I can’t find the original Gadfly post that has Barnett Berry so upset*, but to the extent it was skewed, Barnett’s response is hardly any better. Apparently he’s back to his old any weapon to hand approach on teacher quality issues (here he is more recently playing fast and loose on Teach For America, again). Despite his protestations, the Harris – Sass study (pdf) Barnett discusses offered little in the way of great news about the effectiveness of National Board Certified Teachers. And, for Barnett to chide Gadfly for ignoring caveats while he touts the mentoring finding as powerful news is, as the kids would say, LOL funny, and provides a nice window into the method:
Relevant snippets from Harris – Sass on the study overall and then the mentoring part:
…The efficacy of NBPTS as a tool to improve student learning appears questionable. The pre-certification signaling effect might warrant both the identification and additional compensation of NBCTs, but the possibility that the effect does not exist post-certification is an important drawback. Also, while the extensive application process has the potential to raise the productivity of teachers, the results here provide little evidence of gains in human capital. In addition to the potential benefits, it is important to consider the substantial costs that go into the certification—teacher time, NBPTS administration and direct financial incentives—as well as other possible means of accomplishing the same objective of increased teacher effectiveness. NBPTS certification provides a distinctive mixture of certification, preparation and merit pay, but that does not necessarily make it a more cost-effective policy compared to other options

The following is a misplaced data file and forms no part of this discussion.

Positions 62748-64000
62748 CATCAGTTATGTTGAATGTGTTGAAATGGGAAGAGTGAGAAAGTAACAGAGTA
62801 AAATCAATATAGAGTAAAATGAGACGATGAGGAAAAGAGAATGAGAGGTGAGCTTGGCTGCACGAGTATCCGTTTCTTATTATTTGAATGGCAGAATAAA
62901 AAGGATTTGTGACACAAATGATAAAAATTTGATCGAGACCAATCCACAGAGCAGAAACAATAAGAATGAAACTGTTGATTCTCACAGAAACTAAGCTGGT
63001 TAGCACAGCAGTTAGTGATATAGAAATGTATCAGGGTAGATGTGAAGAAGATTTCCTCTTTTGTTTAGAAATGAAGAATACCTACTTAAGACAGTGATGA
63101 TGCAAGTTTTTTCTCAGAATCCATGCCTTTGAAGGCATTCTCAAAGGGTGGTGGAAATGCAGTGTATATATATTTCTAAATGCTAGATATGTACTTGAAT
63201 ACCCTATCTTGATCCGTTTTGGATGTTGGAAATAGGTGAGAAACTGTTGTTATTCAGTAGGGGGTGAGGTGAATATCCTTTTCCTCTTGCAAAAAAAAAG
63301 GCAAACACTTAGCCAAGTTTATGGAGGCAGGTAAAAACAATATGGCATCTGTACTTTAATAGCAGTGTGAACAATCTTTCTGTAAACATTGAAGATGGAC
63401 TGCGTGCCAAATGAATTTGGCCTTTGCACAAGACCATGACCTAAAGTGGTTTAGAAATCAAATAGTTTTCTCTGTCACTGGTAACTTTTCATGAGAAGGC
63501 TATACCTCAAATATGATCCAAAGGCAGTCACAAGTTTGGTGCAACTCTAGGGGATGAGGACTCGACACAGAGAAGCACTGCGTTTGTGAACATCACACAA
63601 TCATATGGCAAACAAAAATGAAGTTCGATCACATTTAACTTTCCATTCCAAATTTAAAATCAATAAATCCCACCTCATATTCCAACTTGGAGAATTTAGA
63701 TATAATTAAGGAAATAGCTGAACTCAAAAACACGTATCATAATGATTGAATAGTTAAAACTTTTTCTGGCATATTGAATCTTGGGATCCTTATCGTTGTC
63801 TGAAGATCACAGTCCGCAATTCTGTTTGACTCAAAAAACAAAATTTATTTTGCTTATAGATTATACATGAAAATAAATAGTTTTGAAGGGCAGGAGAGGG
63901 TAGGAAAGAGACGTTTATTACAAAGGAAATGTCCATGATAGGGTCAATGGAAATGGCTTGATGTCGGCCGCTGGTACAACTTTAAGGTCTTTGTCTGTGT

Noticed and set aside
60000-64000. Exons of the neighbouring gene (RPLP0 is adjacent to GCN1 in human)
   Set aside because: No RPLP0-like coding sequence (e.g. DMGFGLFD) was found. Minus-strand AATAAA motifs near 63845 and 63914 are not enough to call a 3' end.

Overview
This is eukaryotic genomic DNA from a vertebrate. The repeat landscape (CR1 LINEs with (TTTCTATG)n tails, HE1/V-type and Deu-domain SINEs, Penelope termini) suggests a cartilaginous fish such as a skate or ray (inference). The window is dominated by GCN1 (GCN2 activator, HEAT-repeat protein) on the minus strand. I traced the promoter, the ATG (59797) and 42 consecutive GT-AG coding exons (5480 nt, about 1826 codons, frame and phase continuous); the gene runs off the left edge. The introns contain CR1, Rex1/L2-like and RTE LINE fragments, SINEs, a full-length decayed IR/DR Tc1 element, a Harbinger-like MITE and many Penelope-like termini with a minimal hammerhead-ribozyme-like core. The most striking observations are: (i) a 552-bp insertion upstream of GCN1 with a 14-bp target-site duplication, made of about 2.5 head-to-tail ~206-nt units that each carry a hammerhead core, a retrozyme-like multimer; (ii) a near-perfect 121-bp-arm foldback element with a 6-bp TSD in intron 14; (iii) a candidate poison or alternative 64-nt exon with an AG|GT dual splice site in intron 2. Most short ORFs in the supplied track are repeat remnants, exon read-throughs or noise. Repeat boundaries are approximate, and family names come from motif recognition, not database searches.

….There is some evidence of positive spillovers of NBPTS mentor teachers on other teachers, in both reading and math, but only with the FCAT-NRT student achievement test. Such positive evidence is not surprising in math where NBPTS mentors are more effective with their own students, but it is somewhat surprising in reading where such direct effects are not present. It is possible that the presence of any type of mentor induces teachers to spend more time improving their teaching. Therefore, the effects we estimate may be the effects of mentoring in general and not the effects of NBPTS mentoring per se. To our knowledge, this is the first study to present direct evidence regarding these spillover effects.
On Barnett’s point about choice of test, read the paper, important caveats there, too, on the research on this issue overall and this study. I still remain in the mend it don’t end it camp, but that’s increasingly despite rather than because of the National Board’s most vocal defenders.
*Update: Helpful and more web savvy readers have sent it along, you can read by clicking here.